Many investors decide the best way to survive is to simply invest in term deposits and other cash investments.  In fact, the average SMSF in Australia today has around 27 per cent of its investment in cash.  If we look at “risks”, i.e. looking backward, this seems like a safe strategy.  Inflation has been between 2 and 3 per cent for nearly a generation and doesn’t appear to be going anywhere any time soon.  But what if inflation did spike like it did in the 1970s?  How would your retirement funds survive then?
 

“The asset class that most investors consider the “safest”—cash—is actually extremely risky.” – Warren Buffett

Obviously Buffett has used “extremely risky” for effect.  Cash isn’t extremely risky.  But it’s not risk free either, and the risk is inflation.  It is not anticipated inflation (2-3%pa), it is the unanticipated inflation that is damaging.  What is hard is thinking about how inflation could possibly jump to say 5 per cent or more when it has been so benign for so long. 
Investors in 1970 probably felt exactly the same.  At that stage, they had seen 18 years of inflation averaging 2-3 per cent.  But retirees in 1970 would see 76 per cent of their savings eroded by inflation over the following 13 years (their life expectancy at that time).  Economists in 1970 were saying there was a “minor risk of inflation”.  But uncertainty was about to impact retirees like never before.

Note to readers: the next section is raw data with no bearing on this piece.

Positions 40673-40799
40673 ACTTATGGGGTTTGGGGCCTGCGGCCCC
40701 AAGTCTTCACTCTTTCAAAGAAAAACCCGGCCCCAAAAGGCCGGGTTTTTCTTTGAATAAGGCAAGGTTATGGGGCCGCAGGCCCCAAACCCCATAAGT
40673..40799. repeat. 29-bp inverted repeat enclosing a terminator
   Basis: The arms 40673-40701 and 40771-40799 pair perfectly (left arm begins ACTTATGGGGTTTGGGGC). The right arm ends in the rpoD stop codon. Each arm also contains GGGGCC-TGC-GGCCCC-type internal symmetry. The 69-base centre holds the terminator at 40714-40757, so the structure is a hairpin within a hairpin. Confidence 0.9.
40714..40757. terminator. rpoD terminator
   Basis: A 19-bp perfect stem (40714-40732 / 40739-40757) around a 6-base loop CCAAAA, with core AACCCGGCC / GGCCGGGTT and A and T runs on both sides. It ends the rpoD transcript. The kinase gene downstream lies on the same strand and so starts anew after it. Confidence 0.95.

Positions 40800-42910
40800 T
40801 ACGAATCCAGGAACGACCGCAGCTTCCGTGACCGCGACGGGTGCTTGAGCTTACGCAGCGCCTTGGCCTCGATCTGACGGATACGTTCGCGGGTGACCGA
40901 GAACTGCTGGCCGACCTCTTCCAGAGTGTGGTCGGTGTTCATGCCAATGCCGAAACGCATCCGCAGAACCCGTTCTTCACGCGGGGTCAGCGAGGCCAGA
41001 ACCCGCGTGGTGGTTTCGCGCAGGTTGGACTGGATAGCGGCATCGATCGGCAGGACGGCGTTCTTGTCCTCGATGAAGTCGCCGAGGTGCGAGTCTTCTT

Inflation Risk & Inflation Uncertainty

Economists aren’t predicting a jump in inflation now either, and nor are we.  Our expected case scenario is that inflation can be contained in the 2-3 per cent range, with some risk on the upside if the fall in the Australian Dollar pushes up import prices.  We can point to that risk because in the past a falling AUD has led to inflation pressures e.g. due to rising petrol prices.  
But there is a new uncertainty at play here – so-called quantitative easing.  Will global inflation spike as a result of all of the cheap credit that central banks in the US and EU are providing?  Five years or more of pumping cheap credit into financial institutions and the economy is unprecedented.  Just like predicting the chances of pulling a yellow marble out of the urn, we don’t have any data to use to predict what impact this will have of inflation in the next 10 years.  We don’t know what the impact will be, and in fact this is “unknowable” because there is not much more than academic theories to help guide us.              
That unknowable risk is what Frank Knight characterised as uncertainty.  Given that it is unknowable, all you can do is to consider whether you want to include investments in your portfolio that rise in value and/or income if inflation does suddenly jump.  Gold, oil, farmland, infrastructure and inflation-linked bonds are amongst the best inflation hedges (i.e. investments that will go up in value if inflation rises).  Australian investors have plenty of options for investing in these assets with many on the ASX, but also through the bond market.  We’ve listed a few examples below:

This article is sponsored content and does not reflect the views of Business Spectator.